Out of all the things you can do to impact your life and those around you, voting is high on the list. Okay, so maybe your vote has no power when you vote against your state’s main candidate in the presidential elections. Even so, on the local level, your vote does have power and won’t be buried by your state.
Not to mention, it keeps you up to date on what’s going on where you live. Yet, a lot of people don’t take advantage of this. They wait until the presidential election to be heard. With all the benefits that come with voting locally, it’s time for us to buck the trend.
1. You have more power
First off, on the local level, you don’t have to worry about the electoral college. Second, politicians have fewer people they are trying to make happy. If they see a group of dedicated voters that care about a certain cause that cause will get more attention.
2. You become more informed about what’s going on in your community
When you start researching local politicians, you learn more about different issues or ballot initiatives. Politicians tend to have a few issues that they focus on the most. With that, hopefully, comes information on what they’ve done in the past and what they plan to do in the future.
3. You can leverage previous connections
Now, that you have spent some time evaluating what you want for the future and the politicians trying to get elected, you can connect with others. You can get others you know to help you to organize a rally, march, or whatever else you think will help. Also, there are probably local organizations you can team up with.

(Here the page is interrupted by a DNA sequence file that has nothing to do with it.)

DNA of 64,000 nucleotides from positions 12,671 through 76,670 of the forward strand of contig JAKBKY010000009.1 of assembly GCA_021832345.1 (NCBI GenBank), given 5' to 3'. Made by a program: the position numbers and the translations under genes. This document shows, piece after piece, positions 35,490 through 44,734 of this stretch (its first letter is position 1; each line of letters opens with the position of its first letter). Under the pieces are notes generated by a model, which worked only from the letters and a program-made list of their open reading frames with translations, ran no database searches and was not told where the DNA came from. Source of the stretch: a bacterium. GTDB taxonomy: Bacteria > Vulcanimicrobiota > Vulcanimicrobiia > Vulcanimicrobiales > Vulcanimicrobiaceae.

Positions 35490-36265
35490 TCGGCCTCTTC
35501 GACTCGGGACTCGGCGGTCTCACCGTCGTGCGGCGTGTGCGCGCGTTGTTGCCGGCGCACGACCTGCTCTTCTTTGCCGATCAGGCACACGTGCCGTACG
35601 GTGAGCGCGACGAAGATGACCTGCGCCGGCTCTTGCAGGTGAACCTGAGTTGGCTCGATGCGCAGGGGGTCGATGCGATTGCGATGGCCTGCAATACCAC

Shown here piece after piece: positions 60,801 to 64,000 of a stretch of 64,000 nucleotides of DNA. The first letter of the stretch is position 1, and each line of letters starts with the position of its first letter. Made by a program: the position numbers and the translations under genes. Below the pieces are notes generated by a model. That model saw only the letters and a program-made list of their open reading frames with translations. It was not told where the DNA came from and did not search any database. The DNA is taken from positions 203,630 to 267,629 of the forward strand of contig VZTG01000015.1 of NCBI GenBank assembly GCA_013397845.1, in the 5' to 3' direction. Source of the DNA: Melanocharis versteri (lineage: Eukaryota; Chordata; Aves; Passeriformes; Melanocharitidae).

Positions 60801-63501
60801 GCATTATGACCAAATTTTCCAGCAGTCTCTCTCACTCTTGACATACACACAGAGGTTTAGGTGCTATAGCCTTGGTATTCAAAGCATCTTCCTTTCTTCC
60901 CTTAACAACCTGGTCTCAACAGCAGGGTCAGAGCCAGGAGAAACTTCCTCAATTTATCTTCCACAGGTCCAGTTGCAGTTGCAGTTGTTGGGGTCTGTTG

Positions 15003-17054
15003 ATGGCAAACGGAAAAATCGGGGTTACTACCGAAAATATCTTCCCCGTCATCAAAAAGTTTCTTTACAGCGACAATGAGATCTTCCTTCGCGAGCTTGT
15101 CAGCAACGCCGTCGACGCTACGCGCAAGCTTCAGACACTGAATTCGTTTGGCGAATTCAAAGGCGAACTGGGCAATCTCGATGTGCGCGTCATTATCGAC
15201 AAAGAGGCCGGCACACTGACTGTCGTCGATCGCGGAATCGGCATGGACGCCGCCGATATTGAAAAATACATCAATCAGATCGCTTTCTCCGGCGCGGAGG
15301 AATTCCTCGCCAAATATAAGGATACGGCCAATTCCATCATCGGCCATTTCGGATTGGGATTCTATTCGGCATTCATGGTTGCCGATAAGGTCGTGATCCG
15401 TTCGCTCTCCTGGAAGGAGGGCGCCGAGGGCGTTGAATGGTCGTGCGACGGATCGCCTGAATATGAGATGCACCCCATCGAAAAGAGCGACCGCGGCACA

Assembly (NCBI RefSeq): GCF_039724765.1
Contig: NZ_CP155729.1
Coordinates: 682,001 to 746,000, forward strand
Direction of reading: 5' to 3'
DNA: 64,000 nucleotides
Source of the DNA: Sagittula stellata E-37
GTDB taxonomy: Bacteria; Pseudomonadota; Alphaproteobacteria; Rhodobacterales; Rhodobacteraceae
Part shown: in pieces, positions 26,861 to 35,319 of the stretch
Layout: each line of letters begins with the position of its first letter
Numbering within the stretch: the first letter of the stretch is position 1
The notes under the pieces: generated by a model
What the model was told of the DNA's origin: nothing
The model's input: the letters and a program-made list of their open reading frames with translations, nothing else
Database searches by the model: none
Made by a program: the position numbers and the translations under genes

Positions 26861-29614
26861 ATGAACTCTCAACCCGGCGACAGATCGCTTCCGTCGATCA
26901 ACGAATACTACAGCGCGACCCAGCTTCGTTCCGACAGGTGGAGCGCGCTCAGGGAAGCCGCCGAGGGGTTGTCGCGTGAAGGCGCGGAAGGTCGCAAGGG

In one of my clubs, we have been able to reach out to a few local organizations that care about the environment. Some of the organizations try to help the environment by getting citizens to use their political power to vote for certain bills and politicians.
4. You can go to events to show your support without too much trouble
Since January, there have been quite a few marches going on. Where I live, there is going to be a March for Science event soon. Since this march is less than an hour away from where I live showing up to the event is a lot easier than if the event is in New York. Do a little digging into your causes. If it’s near voting time, there should be some rallies going on.
5. This will get you ready for the next step
Of all the things we can do to be a good citizen, voting is the low hanging fruit. You don’t have to attend any rallies or marches to become an informed voter. You can take simple steps to become informed. It’s important to vote, and the amount of effort compared to the results is excellent.
When you vote, you make your voice heard. Politicians pay more attention because your vote is what keeps them in office. Use this power to advocate the causes you care about!